NASHVILLE, Tenn. (WKRN) – In a year where Tennessee lawmakers passed a $40 billion budget, the General Assembly also made headwinds in passing new laws from targeting transgender people, to open carry gun laws.

Lawmakers also took extraordinary steps to address COVID concerns and gave away millions of dollars in incentives for promised jobs in what is being called a once in a generation investment.

The year concluded with not one, but three legislative sessions clearly outlining the priorities for the Republican majority at the Capitol.

With increased penalties for illegal use of guns, lawmakers passed open carry, cementing one of Governor Bill Lee’s top legislative priorities.

“In Tennessee, we believe that penalizing law-abiding citizens is not a solution for reducing crime,” Lee said.

Lawmakers also went after transgender athletes and bathroom usage, decisions which are now facing lawsuits.

Scott Cepicky, a Republican said, “They should have to answer to not only the universities in Tennessee, but across the nation and also the women that have benefited from Title IX over the years.”

“This slate of hate and this discriminatory legislation is an albatross that’s going to hang around Bill Lee’s neck as well as these other legislators who support this discriminatory legislation,” John Ray Clemmons said.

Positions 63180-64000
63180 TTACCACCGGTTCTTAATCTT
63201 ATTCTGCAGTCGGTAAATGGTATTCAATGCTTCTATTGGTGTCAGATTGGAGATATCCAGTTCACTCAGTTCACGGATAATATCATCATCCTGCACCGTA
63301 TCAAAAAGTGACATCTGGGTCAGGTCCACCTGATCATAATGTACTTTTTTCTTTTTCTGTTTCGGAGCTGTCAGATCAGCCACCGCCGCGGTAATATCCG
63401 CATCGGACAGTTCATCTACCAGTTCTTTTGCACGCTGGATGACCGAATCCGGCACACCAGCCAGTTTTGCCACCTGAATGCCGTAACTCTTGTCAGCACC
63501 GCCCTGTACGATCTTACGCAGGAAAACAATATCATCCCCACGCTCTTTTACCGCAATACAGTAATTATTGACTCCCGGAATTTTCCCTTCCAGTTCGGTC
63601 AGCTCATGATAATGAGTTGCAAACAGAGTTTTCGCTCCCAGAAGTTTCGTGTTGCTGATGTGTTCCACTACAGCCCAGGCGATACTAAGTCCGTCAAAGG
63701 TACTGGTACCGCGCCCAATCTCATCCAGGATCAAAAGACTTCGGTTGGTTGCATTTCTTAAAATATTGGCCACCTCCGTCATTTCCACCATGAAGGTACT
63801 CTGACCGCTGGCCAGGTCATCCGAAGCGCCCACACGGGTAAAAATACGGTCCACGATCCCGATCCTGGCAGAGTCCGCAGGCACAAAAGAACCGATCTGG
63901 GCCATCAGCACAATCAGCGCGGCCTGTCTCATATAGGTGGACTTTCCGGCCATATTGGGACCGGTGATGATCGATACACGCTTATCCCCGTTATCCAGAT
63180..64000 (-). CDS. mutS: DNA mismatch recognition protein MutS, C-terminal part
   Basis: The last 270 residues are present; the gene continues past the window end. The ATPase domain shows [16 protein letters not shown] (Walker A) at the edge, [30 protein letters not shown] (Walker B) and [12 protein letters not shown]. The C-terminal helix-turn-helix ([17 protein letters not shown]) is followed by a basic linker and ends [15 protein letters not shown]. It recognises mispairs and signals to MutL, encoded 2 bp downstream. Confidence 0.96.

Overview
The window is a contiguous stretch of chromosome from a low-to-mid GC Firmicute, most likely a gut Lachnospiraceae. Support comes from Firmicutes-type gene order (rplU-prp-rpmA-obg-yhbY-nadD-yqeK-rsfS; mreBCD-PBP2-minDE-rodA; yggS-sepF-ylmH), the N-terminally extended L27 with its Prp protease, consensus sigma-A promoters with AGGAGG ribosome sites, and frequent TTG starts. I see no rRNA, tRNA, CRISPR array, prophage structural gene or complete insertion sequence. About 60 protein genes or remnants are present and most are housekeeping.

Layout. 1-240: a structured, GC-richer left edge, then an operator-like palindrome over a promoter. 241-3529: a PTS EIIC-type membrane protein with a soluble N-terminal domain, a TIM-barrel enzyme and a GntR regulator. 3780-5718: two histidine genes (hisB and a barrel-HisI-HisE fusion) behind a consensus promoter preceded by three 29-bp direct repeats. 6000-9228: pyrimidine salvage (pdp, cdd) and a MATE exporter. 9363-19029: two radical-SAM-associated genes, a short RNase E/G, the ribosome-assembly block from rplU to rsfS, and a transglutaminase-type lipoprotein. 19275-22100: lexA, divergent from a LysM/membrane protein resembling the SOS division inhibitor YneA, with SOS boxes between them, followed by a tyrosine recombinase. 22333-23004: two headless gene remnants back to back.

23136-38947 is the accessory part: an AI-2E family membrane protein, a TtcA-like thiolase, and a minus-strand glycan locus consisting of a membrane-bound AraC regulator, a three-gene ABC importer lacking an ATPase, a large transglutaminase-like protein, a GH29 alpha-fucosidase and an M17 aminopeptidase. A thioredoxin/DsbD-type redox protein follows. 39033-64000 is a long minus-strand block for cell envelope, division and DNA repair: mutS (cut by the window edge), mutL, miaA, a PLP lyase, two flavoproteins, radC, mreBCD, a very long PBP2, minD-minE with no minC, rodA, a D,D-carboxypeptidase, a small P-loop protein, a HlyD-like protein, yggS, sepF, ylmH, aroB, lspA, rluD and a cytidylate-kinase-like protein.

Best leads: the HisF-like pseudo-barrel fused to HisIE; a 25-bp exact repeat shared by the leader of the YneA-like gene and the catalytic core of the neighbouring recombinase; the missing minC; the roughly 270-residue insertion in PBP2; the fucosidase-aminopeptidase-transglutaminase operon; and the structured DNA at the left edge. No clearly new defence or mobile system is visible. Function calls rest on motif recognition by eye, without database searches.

Lawmakers also took a swing at some criminal justice reforms with “Truth in Sentencing” laws to ensure mandatory time served for criminals.

“I think the legislature and the governor are trying to walk a tight rope or protecting public safety, and facilitating treatment and rehabilitation for convicted offenders,” Jim Todd a former prosecutor and attorney for the Hagan Todd law firm said.

Lawmakers capped the year off with two special legislative sessions, one to prevent businesses to be able to have their employees be subject to COVID mitigation strategy, and another to write a nearly $900 million dollar incentives package for Ford to build electric vehicles and batteries at a West Tennessee mega site.

“They have been trying for some time to develop a workforce and have something that would bring jobs and money and revenue into those rural counties,” former Republican Speaker Beth Harwell said.

Republican lawmakers also led a charge to require women who have an abortion to cremate or bury the remains.